129. 3. IT IS A LAW OF THE DIVINE PROVIDENCE THAT MAN SHOULD NOT BE COMPELLED BY EXTERNAL MEANS TO THINK AND WILL, AND THUS TO BELIEVE AND LOVE, THE THINGS OF RELIGION, BUT SHOULD PERSUADE AND AT TIMES COMPEL HIMSELF TO DO SO.
This law of the Divine Providence follows from the two preceding which are, that man should act from freedom according to reason (n. 71-99); and that he should do this of himself although from the Lord, thus as of himself (n. 100-128). Since being compelled is not acting from freedom according to reason, and is not from oneself but is from what is not freedom and is from another, therefore this law of the Divine Providence follows in order after the two former. Moreover, everyone knows that no one can be compelled to think what he is not willing to think, and to will what his thought forbids him to will, and thus to believe what he does not believe, and certainly what he is not willing to believe, and to love what he does not love, and certainly what he is not willing to love; for a man's spirit or mind is in full liberty to think, will, believe and love. It is in this liberty by virtue of influx from the spiritual world which does not compel, for man's spirit or mind is in that world, but not by virtue of influx from the natural world, which is not received unless the two act as one.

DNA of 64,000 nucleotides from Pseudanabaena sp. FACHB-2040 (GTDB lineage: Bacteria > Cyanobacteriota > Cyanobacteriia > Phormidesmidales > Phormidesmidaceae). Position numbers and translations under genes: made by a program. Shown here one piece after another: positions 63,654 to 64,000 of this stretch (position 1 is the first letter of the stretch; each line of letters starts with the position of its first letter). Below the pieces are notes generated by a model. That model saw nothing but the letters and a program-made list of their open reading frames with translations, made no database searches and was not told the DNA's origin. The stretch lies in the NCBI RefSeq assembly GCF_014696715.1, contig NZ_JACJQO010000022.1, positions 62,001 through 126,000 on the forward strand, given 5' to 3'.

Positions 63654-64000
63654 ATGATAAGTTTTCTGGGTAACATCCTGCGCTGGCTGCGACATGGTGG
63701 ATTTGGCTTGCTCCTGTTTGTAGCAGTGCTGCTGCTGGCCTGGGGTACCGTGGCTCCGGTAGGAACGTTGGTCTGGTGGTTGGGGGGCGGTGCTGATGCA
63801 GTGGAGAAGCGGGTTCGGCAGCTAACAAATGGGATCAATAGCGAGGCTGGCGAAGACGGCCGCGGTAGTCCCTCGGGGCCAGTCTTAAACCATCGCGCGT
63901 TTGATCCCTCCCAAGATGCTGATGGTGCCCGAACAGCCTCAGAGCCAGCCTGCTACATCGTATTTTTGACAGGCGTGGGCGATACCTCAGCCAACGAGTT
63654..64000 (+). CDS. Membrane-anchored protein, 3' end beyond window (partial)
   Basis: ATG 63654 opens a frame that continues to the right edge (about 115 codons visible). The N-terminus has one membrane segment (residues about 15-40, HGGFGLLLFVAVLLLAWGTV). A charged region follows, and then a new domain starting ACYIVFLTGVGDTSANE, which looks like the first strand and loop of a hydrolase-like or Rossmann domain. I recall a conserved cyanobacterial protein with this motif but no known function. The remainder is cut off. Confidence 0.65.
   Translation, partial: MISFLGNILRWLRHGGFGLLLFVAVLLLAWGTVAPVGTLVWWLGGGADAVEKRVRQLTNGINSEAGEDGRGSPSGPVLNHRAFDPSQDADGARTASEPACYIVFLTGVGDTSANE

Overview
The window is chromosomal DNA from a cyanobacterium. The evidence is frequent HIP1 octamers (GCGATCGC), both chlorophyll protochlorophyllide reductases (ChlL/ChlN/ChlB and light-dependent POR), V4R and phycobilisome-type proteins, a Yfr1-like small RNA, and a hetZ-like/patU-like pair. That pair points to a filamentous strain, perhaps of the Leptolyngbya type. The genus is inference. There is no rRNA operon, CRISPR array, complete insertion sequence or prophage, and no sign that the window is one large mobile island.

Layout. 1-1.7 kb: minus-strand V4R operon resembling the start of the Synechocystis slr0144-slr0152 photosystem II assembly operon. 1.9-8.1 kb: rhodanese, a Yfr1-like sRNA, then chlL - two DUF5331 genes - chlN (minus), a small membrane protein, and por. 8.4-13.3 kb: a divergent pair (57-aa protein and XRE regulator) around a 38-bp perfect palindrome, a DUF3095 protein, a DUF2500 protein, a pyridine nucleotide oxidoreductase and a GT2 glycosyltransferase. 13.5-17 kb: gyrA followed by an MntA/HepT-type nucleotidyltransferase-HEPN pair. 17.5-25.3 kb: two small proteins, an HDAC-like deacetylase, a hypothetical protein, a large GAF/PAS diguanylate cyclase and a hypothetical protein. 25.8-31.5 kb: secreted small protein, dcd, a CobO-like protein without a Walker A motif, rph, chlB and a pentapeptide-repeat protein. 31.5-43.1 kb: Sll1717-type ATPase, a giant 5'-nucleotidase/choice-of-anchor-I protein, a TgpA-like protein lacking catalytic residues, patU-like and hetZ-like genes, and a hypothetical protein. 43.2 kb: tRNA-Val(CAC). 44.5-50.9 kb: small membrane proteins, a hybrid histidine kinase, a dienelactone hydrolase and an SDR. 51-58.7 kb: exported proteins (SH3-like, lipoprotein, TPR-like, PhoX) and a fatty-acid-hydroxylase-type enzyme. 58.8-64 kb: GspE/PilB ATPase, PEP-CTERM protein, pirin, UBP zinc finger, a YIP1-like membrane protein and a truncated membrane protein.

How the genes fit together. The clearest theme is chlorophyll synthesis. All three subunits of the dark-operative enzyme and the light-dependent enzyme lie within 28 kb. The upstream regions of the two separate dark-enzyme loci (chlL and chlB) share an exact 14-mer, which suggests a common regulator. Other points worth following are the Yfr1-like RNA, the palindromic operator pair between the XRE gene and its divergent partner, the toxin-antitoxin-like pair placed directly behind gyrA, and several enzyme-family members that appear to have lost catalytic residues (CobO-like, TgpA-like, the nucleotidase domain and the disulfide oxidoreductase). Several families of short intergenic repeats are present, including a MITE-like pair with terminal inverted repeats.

A man may be compelled to say that he thinks and wills the things of religion, and that he believes and loves them; but if they are not, or do not become, matters of affection and consequently of his reason, he nevertheless does not think, will, believe and love them. A man may also be compelled to speak in favour of religion and to act according to it; but he cannot be compelled to think in favour of it from any faith in it, or to will the things of religion from any love of it. Moreover, in kingdoms where justice and judgment are guarded, everyone is restrained from speaking and acting against religion; but still no one can be compelled to think and will in favour of it. For it is within the liberty of everyone to think with hell and to will in its favour, and also to think and will in favour of heaven; but reason teaches what man's nature is in the one case and in the other, and the nature of his abiding lot; and it is from reason that the will has liberty to choose and make its selection.
 From these considerations it can be seen that the external may not compel the internal; nevertheless, this is sometimes done, but that It is pernicious will be shown in the following order:
I. No one is reformed by miracles and signs, because they compel.
II. No one is reformed by visions and by conversations with the dead, because they compel.
III. No one is reformed by threats and punishments, because they compel.
IV. No one is reformed in states that are not of rationality and liberty.
V. It is not contrary to rationality and liberty to compel oneself.
VI. The external man must be reformed by means of the internal, and not the reverse.